LCCI seeks govt steps to control inflation, stabilise rupee
LCCI seeks govt steps to control inflation, stabilise rupee

LAHORE: The Lahore Chamber of Commerce and Industry (LCCI) has stressed the need for measures to control inflation and stabilise the exchange rate for providing some relief to the business community.

LCCI president Mian Nauman Kabir, who was heading a delegation, gave various suggestions to President Dr Arif Alvi for resolving the issues being faced by the trade and industry.

LCCI senior vice president Mian Rehman Aziz Chan, vice president Haris Ateeq and the Executive Committee members were part of the delegation.

Dr Arif Alvi said that the government is committed to provide a competitive and fair business environment to the entrepreneurs and has taken a number of steps in this regard.

Despite limited resources, the government has provided maximum relief to the business community and vulnerable segments of the society during the Covid-19 pandemic, he said and urged the LCCI to play its role in encouraging businessmen to pay taxes so as to reduce the budget deficit and allocation of more funds for the development works.

Kabir said that the rupee depreciation has resulted in an exorbitant increase in the cost of production. He suggested curtailing imports of non-essential and luxury items and the State Bank of Pakistan (SBP) interventions to control the exchange rate.

The government should work on currency swap with China and focus on a concrete strategy of import substitution and enhancing exports, he said, adding that the issue of rising inflation needed attention of the government.

The inflation rate for October stood at more than 9 per cent. The persistent rise in inflation has increased the cost of doing business/production. The main causes of inflation were the exchange rate depreciation, increase in global crude oil prices, over reliance on imported commodities/raw materials/machinery/oil and increase in the electricity tariff.

Kabir also suggested increasing energy generation through renewable sources to decrease reliance on imported oil. An increased reliance on public transport through a proper policy framework would also help curtail oil imports.

At the same time, the provincial governments should strengthen their price mechanism to control food inflation. Strict and indiscriminate actions should be taken against all those involved in illegal profiteering and hoarding, he added.

The LCCI president said the issue of a steep rise in the trade deficit needed urgent attention from the government. In the first four months of the current financial year (July-October 2021), the trade deficit stood at more than $15 billion, which was 105 per cent higher, compared with the trade deficit in the same period of the last year. This recent increase in the trade deficit has played a part in the rupee depreciation.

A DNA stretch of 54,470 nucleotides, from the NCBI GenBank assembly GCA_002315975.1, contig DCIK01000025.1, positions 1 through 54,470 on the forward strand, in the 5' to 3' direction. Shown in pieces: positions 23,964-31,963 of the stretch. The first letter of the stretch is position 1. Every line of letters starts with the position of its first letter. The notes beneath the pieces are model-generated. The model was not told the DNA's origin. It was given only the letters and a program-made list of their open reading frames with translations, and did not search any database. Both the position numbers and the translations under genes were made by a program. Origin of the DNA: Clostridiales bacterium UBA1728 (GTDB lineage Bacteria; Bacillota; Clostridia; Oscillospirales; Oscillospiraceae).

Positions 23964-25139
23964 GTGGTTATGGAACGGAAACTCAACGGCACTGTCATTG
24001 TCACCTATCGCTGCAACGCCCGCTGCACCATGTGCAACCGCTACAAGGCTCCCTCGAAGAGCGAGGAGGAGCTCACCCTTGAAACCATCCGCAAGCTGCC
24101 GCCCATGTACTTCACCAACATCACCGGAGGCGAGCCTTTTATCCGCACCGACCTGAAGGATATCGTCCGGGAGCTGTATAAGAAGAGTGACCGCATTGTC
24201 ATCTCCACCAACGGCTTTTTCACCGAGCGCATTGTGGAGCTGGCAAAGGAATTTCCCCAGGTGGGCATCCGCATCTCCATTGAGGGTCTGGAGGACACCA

Pakistan’s exports were heavily concentrated in a few product lines, as textiles, rice and leather account for almost 70 per cent of exports.

He suggested diversifying exports, especially focusing on potential sectors such as pharmaceuticals, engineering and halal food. These potential sectors should be completely zero-rated for increasing export competitiveness, he said, adding that there was a need for collective actions for exploring new export markets, as around 65 per cent of Pakistan’s exports go to just 10 countries.

For enhancing exports to untapped potential markets such as Africa, Russia and Central Asia, formal banking channels should be established on a priority basis, the LCCI chief said.

Pakistan has been neglecting regional trade for a long time. According to the State Bank of Pakistan statistics, exports to South and Central Asia (Afghanistan, Bangladesh, India, Iran, Sri Lanka) stood at $1.99 billion in 2020/21, which were merely around 8 per cent of the total exports. There should be a separate policy for promoting regional trade, he added.

Kabir said that the decision to increase the policy rate by 150 basis points would adversely affect the economic growth rate. It would hinder the process of industrialisation and the private sector growth, he said, adding that Pakistan should bring interest rates at par with the regional rates (India 4 per cent; Bangladesh 4.75 per cent; China 3.85 per cent; and Sri Lanka 5 per cent).

The Federal Board of Revenue (FBR) has allowed its officers to forcefully recover taxes from the bank accounts of the taxpayers without seeking approval of the chairman and intimation to the CEO/owner of the company.

Actions like bank attachment would be a big hindrance in the creation of a business-friendly atmosphere, he said, adding that such discretionary powers should be withdrawn.

He also said that the credit available to the private sector was only 17 per cent of GDP, the lowest in the region. The Small and Medium Enterprises (SMEs) only get 6 per cent of the private sector credit, while the number of SME borrowers was just around 163,000.

In the recently approved SME Policy 2021, the government has planned the provision of collateral-free loans of up to Rs10 million, he said and expressed the hope that the government would ensure implementation of this initiative.

The government has reduced import duties on many raw materials in the last couple of years and also in this budget.

“We hope that this process will continue and all the raw materials not manufactured locally will be declared zero-rated through the elimination of regulatory and Customs duties,” he said.

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